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Monte Carlo seismic hazard maps for northern Central America, covering El Salvador and surrounding area
Uppsala University, Disciplinary Domain of Science and Technology, Earth Sciences, Department of Earth Sciences.
Uppsala University, Disciplinary Domain of Science and Technology, Earth Sciences, Department of Earth Sciences.
2004 (English)In: Geological Society of America, Special Paper, ISSN 0072-1077, Vol. 375, 423-433 p.Article in journal (Refereed) Published
Abstract [en]

A Monte Carlo approach is utilized to evaluate the ground motion hazard and its uncertainties in northern Central America. In this approach, the seismic source boundary location is only considered to construct different earthquake catalogs. For each catalog, a Monte Carlo simulation is then used to generate numerous synthetic catalogs that have the same properties as the observed catalog but with random occurrences of earthquakes following the Poisson model and with epicentral locations randomly determined from the observed catalog. Selecting models to describe seismic source zones and earthquake recurrence is not required since such considerations are implicit in the synthetic earthquake catalogs. Thus, uncertainties related to gathering and manipulating the appropriate data for seismic hazard parameters and source zone boundaries are not propagated through the analysis into the hazard result. The characteristic earthquake recurrence model is used to describe the occurrence of large-magnitude events from the geological data. A set of new seismic hazard maps, exhibiting probabilistic values of peak ground acceleration (PGA) with 50%, 10%, and 5% probabilities of exceedance (PE) in 50 yr, is presented for a large area of northern Central America, including El Salvador and Guatemala. The hazard is highest in the coastal regions adjacent to the megathrust and the transcurrent fault zones. As a case history, disaggregation of seismic hazard is carried out for cities of San Salvador and Guatemala by using a spatial distribution of epicenters around these sites to select design ground motion for seismic risk decisions.

Place, publisher, year, edition, pages
2004. Vol. 375, 423-433 p.
National Category
Natural Sciences
Identifiers
URN: urn:nbn:se:uu:diva-90704DOI: 10.1130/0-8137-2375-2.423OAI: oai:DiVA.org:uu-90704DiVA: diva2:163155
Available from: 2003-09-01 Created: 2003-09-01 Last updated: 2017-12-14Bibliographically approved
In thesis
1. Prediction of Strong Ground Motion and Hazard Uncertainties
Open this publication in new window or tab >>Prediction of Strong Ground Motion and Hazard Uncertainties
2003 (English)Doctoral thesis, comprehensive summary (Other academic)
Abstract [en]

The purpose of this thesis is to provide a detailed description of recent methods and scientific basis for characterizing earthquake sources within a certain region with distinct tectonic environments. The focus will be on those characteristics that are most significant to the ground-shaking hazard and on how we can incorporate our current knowledge into hazard analyses for engineering design purposes. I treat two particular geographical areas where I think current hazard analysis methods are in need of significant improvement, and suggest some approaches that have proven to be effective in past applications elsewhere. A combined hazard procedure is used to estimate seismicity in northern Central America, where there appear to be four tectonic environments for modeling the seismogenic sources and in Iran, where the large earthquakes usually occur on known faults. A preferred seismic hazard model for northern Central America and the western Caribbean plate based on earthquake catalogs, geodetic measurements, and geological information is presented. I used the widely practiced method of relating seismicity data to geological data to assess the various seismic hazard parameters and test parameter sensitivities.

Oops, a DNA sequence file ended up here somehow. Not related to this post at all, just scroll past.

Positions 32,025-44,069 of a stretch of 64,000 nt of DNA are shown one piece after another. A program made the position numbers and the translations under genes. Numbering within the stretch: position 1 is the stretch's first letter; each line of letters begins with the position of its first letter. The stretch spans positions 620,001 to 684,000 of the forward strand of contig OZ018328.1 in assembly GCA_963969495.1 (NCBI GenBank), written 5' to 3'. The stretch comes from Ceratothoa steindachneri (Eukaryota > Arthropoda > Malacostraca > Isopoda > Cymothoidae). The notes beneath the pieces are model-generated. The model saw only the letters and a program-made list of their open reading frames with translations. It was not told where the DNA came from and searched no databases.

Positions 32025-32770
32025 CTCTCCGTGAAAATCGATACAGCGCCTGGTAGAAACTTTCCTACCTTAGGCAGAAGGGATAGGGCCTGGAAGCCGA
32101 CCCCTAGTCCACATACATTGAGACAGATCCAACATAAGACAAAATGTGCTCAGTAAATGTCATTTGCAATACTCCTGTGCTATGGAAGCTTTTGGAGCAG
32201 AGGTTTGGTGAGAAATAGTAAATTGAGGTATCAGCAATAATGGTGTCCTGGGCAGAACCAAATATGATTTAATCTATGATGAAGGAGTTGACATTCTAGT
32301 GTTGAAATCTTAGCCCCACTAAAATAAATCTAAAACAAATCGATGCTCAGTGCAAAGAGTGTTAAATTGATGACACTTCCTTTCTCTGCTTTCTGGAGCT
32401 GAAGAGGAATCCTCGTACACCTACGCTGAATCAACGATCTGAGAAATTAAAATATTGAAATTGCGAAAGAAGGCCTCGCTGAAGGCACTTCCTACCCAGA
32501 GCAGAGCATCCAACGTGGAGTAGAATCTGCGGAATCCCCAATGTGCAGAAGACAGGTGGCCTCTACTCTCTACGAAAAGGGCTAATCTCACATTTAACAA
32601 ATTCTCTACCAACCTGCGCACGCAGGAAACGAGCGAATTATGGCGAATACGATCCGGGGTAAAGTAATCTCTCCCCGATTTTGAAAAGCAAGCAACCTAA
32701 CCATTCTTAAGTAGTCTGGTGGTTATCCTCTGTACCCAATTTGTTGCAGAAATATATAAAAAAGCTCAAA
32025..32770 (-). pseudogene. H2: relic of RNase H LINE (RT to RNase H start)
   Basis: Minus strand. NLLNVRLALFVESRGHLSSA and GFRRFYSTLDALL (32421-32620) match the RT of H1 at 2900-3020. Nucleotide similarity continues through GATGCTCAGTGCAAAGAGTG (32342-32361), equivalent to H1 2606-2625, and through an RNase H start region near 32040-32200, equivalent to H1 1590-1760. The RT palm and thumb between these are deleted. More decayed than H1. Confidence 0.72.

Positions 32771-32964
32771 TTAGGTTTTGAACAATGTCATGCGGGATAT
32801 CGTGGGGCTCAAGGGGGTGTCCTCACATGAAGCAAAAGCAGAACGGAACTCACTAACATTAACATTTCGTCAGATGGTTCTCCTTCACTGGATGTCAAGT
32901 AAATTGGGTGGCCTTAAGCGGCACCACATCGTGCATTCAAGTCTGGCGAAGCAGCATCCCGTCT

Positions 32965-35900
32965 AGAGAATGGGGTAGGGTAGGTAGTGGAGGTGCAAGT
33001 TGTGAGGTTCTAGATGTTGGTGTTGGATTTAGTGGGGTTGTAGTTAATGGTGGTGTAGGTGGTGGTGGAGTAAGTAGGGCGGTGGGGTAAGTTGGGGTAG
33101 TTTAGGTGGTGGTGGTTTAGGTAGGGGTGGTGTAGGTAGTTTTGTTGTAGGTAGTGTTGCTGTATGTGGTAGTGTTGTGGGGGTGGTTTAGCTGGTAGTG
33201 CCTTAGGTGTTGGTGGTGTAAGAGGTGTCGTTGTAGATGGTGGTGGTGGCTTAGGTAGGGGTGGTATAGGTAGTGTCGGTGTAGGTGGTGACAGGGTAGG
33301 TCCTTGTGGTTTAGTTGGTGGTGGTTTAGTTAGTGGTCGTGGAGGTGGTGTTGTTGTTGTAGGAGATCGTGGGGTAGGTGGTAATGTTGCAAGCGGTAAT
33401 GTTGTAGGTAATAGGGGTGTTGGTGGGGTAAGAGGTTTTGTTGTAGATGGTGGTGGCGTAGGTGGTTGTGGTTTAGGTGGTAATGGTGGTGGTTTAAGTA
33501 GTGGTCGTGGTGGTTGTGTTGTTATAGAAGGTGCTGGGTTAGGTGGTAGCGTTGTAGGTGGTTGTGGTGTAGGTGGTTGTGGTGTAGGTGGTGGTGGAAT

The sensitivity and overall uncertainty in peak ground acceleration (PGA) estimates are calculated for northwestern Iran by using a specific randomized blocks design. A Monte Carlo approach is utilized to evaluate the ground motion hazard and its uncertainties in northern Central America. A set of new seismic hazard maps, exhibiting probabilistic values of peak ground acceleration (PGA) with 50%, 10%, and 5% probabilities of exceedance (PE) in 50 years, is presented for the area of relevance. Disaggregation of seismic hazard is carried out for cities of San Salvador and Guatemala by using a spatial distribution of epicenters around these sites to select design ground motion for seismic risk decisions.

In conclusion, consideration of the effect of parameters such as seismic moment, fault rupture, rupture directivity and stress drop are strongly recommended in estimating the near field ground motions. The rupture process of the 2002 Changureh earthquake (Mw = 6.5), Iran, was analyzed by using the empirical Green’s function (EGF) method. This method simulates strong ground motions for future large earthquakes at particular sites where no empirical data are available.

Place, publisher, year, edition, pages
Uppsala: Universitetsbiblioteket, 2003. 27 p.
Series
Comprehensive Summaries of Uppsala Dissertations from the Faculty of Science and Technology, ISSN 1104-232X ; 872
Keyword
Geophysics, Disaggregation, Ground motion, Monte Carlo simulation, Seismic hazard, Geofysik
National Category
Geophysics
Research subject
Geophysics with specialization in Seismology
Identifiers
urn:nbn:se:uu:diva-3535 (URN)91-554-5702-9 (ISBN)
Public defence
2003-09-26, Axel Hamber-salen, Geocentrum, Uppsala, 10:00
Opponent
Supervisors
Available from: 2003-09-01 Created: 2003-09-01 Last updated: 2016-05-13Bibliographically approved

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